The officers were carrying out a routine drugs check on the roadside when they were struck.Read more
Local Democracy Reporter
Governors at Woodlands Meed School say they have been told that unless work on a new college starts next month, it is unlikely to be finished in time for a September 2021 opening.
The special school, in Burgess Hill, has been waiting for years for a permanent college to be built at its Birchwood Grove Road site – which would allow youngsters to leave the current prefabricated set-up they currently occupy.
Richard Burrett, West Sussex County Council's cabinet member for education and skills, said the authority was "doing everything possible" to ensure the college opened on time.
Bur Marion Wilcock, chairman of governors, said: “The governors have expressed their serious concern about the progress of this project.
“Governors were originally told that unless construction work started by October, it was unlikely that completion by September 2021 could be achieved."
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Local Democracy Reporter
Plans for two traveller pitches in Pulborough have been approved, despite 60 objections.
An application to change the use of land at the junction of Hill Farm Lane and Stane Street to allow for the pitches was given the nod by Horsham District Council’s planning committee on Tuesday.
Questions were asked about road safety, the effect on the character of the area and whether there was a need for such sites in the first place.
Councils are required to have a five-year supply of land to be used as accommodation for gypsies, travellers and travelling showpeople - something Horsham does not have.
Committee chairman Brian Donnelly said the committee had to make its decision based on evidence submitted in line with the protocols set out by the council and the government.
He said: “The nub of the matter really is this five-year supply of land for gypsies and travellers. That is a protocol we have to adhere to.
“As soon as we run to get to a point we seem to be standing still because the government keeps on changing the goal posts.
“Really more representation should be made to government to review these matters.”
Local Democracy Reporter
People wanting to dump their rubbish at amenity tips in West Sussex could soon have to show ID to prove they live in the county.
The county council is considering the move to reduce costs and congestion, particularly at the tips close to the boundary, such as East Grinstead, Shoreham, Crawley, Burgess Hill and Billingshurst.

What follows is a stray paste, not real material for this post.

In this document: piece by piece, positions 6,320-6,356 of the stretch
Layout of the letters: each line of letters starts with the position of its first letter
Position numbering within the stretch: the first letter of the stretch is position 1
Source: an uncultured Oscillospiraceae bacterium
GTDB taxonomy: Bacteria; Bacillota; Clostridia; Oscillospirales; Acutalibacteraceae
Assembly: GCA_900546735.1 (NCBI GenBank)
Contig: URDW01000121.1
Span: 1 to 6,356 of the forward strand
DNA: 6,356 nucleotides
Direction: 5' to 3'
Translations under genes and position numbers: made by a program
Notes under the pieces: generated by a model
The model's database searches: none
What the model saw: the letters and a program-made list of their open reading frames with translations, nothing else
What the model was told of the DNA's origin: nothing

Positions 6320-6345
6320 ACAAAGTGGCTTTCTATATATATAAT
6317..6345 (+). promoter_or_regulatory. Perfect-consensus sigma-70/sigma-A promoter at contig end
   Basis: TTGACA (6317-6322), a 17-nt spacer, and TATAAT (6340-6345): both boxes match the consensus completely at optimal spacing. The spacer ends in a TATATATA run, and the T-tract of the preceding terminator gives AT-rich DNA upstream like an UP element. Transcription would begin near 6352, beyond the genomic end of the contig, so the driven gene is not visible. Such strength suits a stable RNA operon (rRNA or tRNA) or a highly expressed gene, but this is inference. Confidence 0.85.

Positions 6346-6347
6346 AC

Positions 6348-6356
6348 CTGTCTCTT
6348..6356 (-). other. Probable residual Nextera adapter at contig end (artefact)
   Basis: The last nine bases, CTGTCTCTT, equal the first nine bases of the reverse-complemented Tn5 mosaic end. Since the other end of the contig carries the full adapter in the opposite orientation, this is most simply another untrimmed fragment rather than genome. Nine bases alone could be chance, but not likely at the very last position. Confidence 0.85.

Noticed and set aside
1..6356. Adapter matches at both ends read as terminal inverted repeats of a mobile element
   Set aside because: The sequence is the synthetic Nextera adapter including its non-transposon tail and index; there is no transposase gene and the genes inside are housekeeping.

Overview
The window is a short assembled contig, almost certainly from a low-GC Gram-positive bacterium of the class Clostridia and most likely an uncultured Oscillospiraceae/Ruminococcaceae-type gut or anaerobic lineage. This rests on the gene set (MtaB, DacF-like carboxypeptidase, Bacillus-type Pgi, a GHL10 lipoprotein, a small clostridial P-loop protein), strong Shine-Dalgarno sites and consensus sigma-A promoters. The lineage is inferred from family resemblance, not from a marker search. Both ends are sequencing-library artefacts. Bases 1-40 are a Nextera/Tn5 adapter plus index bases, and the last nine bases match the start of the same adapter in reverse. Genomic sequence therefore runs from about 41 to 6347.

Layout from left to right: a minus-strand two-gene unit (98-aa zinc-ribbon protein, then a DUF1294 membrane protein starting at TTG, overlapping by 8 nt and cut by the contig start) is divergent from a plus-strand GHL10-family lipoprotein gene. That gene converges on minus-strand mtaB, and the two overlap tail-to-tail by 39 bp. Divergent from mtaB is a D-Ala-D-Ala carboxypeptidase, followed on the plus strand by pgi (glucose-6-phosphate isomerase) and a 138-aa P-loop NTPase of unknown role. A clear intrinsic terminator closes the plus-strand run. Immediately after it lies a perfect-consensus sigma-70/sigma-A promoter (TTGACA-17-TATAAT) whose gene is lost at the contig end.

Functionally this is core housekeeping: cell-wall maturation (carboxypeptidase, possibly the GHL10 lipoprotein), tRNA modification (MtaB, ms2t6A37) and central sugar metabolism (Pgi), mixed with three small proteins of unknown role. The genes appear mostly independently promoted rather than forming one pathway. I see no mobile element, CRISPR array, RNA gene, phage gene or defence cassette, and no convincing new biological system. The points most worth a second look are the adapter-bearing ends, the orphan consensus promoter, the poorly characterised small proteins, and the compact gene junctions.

If approved, the scheme will start on December 1 and anyone visiting the county’s 11 tips will have to show proof of their address before being allowed to dump their rubbish.
A report due to be put to the Environment, Communities and Fire Select Committee on 20 September says photo ID such as a driving licence, passport or West Sussex bus pass would be needed, plus a recent utility bill or current council tax bill showing their address.
The report added that some 10 per cent of people who used the tips lived in other counties and, if those numbers were cut, the council could save around £250,000 per year in disposal costs.
The England pace bowler gave up being a spinner at the suggestion of his school coach in Barbados.
Local Democracy Reporter
A call to scrap West Sussex County Council’s cabinet style of governance and replace it with a committee-based system will be discussed next week.
Earlier this summer, inspectors were critical of Fire & Rescue and Children’s Services in the county, prompting Dr James Walsh, leader of the Liberal Democrats, to declare there had been a "systemic failure of political leadership" at the council.
On Monday members of the governance committee will consider his notice of motion which calls for a change.
Currently the cabinet is made up of members of the controlling party – in this case the Conservatives – with individuals able to make decisions on key issues.
The proposed committees would be proportionally made up of members from all parties, with all being involved in the decision making.
Dr Walsh wants such a change to be in place by May 2020.
If the governance committee supports the notice, it will be submitted to a meeting of the full council on October 18 for debate.
Sabrina Cohen-Hatton draws on her difficult start as she takes charge of West Sussex Fire and Rescue.
BBC Live reporter
Train drivers in Sussex are being offered extra help when they experience traumatic events like a death on the tracks.
Govia Thameslink, which runs Gatwick Express and Southern trains, has introduced a new system called Trauma Risk Management, where staff are taught to spot the signs of trauma and point each other towards help.
In the South East, Oliver and Olivia have been revealed as the most popular baby names.
The figures are from 2018 and some believe the show Peaky Blinders has been an inspiration behind many of the choices.
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